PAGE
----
I was recently back down in Devon and took this opportunity to do a few early morning shoots of new places.
This one is of Daymark, in Kingswear Devon, which was built in 1864 by the Dartmouth Harbour Commissioners. It is a hollow, octagonal tower, 24m tall, constructed of limestone. It was built as a guide to mariners to the position of the harbour entrance and is visible for many miles out to sea.
This weekend was my first chance in a while to venture out with the camera. I had fairy poor luck with the light, After a stunning afternoon, the moment I arrived at my first London location, the light turned very flat and the scenery became very uninspiring. I used the opportunity to scout out locations for future moments, when the light was better.
I decided to wonder along the Thames and shoot the Millennium Wheel around sunset. However, I spotted this attraction on the banks of the river, close to the Wheel. It was the juxtaposition of the red in the Union Flag against the warm dusk sky that grabbed my attention, along with the big top circus feel of the blue and white striped arms.
Part of the Devon set from my time there in August. This was taken in Paignton, about 20 mins drive further south from Exeter than Teignmouth. Both towns have piers but Paignton was blessed with a more impressive sunrise the morning I was there.
This shot was taken moments after the sun crept over the horizon and was a long exposure as I was looking to create the illusion of a vanishing point aligned with the end of the pier.
The shot below was taken about 45 minutes later, from the other side of the pier. Again, I employed a long exposure to fill the vast sky with movement. The golden hour had past by the time I took this shot, with the cooler blue tones more apparent.
Exmouth beach, one of my favourite places to shoot, deep in the blue hour as the last remnants of the day concede to the inky blues and blacks of night time. This was well after sunset but the image of the moon almost perfectly aligned above the groyne gave this cool blue scene a sense of symmetry.
Taken a couple of weeks ago at Bantham Bay in Devon, the tide was receding, which allowed me to chase the water line without worrying about my footsteps. Unfortunately, there were no crashing waves on the rocks in the foreground.
As the light faded from golden hour to the blue hour, I took the shot below. The rocks on the right were already beginning to reflect some of the light from the rising full moon.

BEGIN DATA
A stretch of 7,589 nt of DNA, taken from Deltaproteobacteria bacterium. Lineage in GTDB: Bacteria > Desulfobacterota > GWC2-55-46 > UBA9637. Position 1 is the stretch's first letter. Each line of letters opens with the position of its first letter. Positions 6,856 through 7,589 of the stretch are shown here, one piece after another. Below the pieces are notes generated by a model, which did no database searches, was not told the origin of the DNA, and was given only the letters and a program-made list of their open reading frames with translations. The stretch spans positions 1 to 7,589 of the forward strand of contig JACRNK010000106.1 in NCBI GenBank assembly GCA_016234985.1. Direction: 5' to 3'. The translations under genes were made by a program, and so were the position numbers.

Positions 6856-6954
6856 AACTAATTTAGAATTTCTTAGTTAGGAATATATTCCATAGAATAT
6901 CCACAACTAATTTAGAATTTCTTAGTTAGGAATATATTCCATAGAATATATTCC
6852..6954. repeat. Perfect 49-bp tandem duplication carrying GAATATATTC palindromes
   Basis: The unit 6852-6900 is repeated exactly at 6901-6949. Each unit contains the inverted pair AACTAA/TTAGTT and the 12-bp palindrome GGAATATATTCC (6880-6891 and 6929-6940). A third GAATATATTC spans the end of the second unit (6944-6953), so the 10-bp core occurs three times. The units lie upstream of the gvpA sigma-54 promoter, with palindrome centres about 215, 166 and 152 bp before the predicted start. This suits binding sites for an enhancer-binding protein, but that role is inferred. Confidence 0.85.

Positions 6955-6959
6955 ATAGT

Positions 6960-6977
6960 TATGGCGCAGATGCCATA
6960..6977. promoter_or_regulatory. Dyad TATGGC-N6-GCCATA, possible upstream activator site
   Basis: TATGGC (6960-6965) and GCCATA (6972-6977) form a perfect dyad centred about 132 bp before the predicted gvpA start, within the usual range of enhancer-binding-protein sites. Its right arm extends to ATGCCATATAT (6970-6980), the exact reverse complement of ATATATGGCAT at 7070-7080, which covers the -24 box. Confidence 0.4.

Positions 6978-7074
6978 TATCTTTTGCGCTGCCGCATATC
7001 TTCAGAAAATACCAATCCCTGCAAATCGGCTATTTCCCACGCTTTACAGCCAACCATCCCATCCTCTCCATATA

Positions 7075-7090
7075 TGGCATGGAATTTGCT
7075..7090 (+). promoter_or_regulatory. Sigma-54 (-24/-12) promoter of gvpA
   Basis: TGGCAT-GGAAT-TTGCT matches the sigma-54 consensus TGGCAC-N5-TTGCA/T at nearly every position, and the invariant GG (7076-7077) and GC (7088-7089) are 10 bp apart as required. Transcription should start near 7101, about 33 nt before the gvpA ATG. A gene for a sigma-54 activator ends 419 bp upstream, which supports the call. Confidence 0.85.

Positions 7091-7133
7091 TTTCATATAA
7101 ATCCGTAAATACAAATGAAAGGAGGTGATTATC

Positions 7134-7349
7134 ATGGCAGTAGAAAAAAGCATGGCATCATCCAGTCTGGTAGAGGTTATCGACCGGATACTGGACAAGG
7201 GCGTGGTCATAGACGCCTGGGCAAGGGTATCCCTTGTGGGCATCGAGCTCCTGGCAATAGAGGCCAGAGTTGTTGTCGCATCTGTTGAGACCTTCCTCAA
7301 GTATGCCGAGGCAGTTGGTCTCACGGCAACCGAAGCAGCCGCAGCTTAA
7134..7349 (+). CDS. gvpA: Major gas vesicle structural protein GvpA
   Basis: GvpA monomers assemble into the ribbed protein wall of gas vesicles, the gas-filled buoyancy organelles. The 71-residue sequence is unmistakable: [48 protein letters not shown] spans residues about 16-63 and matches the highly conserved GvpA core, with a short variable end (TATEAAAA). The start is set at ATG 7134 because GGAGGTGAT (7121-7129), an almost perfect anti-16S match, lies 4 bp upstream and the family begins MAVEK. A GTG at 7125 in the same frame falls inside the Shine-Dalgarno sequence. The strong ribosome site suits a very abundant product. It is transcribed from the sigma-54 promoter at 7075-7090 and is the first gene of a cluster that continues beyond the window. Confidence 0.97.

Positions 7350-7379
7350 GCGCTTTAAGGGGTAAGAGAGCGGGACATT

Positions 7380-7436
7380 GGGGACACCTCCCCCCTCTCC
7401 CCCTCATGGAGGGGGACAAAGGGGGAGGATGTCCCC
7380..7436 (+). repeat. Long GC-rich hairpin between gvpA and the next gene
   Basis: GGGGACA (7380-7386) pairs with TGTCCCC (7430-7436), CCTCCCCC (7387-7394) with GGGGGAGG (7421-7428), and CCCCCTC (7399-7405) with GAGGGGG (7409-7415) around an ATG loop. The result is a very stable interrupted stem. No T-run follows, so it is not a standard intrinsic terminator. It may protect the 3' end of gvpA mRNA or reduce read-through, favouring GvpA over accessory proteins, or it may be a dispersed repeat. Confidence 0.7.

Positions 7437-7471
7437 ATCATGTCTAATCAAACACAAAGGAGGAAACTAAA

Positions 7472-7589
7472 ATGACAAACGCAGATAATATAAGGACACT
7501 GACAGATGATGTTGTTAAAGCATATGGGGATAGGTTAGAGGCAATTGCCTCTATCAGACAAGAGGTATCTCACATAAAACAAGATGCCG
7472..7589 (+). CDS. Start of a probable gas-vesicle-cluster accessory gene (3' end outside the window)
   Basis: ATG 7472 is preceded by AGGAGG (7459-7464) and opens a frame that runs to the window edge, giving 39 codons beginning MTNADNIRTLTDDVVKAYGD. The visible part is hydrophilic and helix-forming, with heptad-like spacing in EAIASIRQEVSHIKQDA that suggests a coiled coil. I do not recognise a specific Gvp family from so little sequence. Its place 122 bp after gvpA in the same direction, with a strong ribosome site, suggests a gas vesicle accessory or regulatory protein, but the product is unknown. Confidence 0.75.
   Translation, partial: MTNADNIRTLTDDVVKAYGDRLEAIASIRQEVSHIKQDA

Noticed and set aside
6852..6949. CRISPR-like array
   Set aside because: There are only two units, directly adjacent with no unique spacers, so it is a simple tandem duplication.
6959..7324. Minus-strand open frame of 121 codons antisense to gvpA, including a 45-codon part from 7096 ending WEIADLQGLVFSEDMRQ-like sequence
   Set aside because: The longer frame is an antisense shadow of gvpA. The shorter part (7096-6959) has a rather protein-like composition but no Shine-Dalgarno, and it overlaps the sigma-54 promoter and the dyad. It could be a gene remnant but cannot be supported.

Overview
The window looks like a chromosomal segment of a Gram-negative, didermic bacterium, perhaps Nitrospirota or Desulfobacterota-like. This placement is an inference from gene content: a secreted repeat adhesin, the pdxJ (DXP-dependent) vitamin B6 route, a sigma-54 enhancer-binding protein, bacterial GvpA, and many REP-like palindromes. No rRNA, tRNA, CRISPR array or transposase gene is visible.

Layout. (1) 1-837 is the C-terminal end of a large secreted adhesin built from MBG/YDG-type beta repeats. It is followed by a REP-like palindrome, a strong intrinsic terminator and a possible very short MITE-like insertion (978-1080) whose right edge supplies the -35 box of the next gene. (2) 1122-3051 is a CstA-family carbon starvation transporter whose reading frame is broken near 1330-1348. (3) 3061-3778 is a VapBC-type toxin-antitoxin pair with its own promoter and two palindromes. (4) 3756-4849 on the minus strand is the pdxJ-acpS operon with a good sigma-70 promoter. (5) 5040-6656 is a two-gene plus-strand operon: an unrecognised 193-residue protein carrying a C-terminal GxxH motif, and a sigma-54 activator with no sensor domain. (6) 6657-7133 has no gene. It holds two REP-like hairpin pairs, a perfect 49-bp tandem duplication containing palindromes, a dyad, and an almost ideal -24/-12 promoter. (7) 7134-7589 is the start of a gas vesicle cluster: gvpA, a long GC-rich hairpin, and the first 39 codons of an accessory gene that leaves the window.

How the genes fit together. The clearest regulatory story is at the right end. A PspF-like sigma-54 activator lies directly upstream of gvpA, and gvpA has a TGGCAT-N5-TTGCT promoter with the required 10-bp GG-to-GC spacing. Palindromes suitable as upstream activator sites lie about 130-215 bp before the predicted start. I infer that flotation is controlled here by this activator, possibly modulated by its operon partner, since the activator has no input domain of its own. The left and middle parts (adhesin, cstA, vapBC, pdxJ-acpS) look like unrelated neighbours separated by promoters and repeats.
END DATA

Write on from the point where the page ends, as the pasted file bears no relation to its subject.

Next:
This is a shot of one of the stone jetties on Dawlish. The sky was overcast but there was some really interesting light breaking through. My HiTech grad filter has a purple cast to them, much like Lee filters have a slight blue cast, which coloured the sky. Juxtaposed next to the polarised sea, which looked green after a chopping night and the colours look other worldly.
Back in Devon, I started my series of 4am wake up calls, to get out and capture the early morning sun over Devon. On day 1, I headed down to Teignmouth, south west of Exeter. I chatted to a few dawn swimmers, including a lady who was in her eighties and had been pursuing a dawn bathing for over 40 years, which was the reason she moved to Teignmouth in the first place apparently.
The shot below was taken about 45 minutes earlier of the same scene, as the dawn light was breaking across the maritime vantage point. The sun never quite broke through the clouds but the sky was a glorious amalgam of purple, orange and pink hues.
Part of a selection of work from our recent family holiday down in Cornwall and Devon. This one is of St Michael’s Mount at dusk. The tide was high and the mosquitoes were out in force, so I was glad to find a decent vantage point.
It was a glorious day in London today, so I grabbed the camera and headed to the South Bank. As Big Ben and the Houses of Parliament are currently under wraps, the Millennium Wheel seemed like a good place to grab a few shots. This photograph was exposed for almost 7 minutes, hence the motion blur and absence of people (best way to remove them from the scene).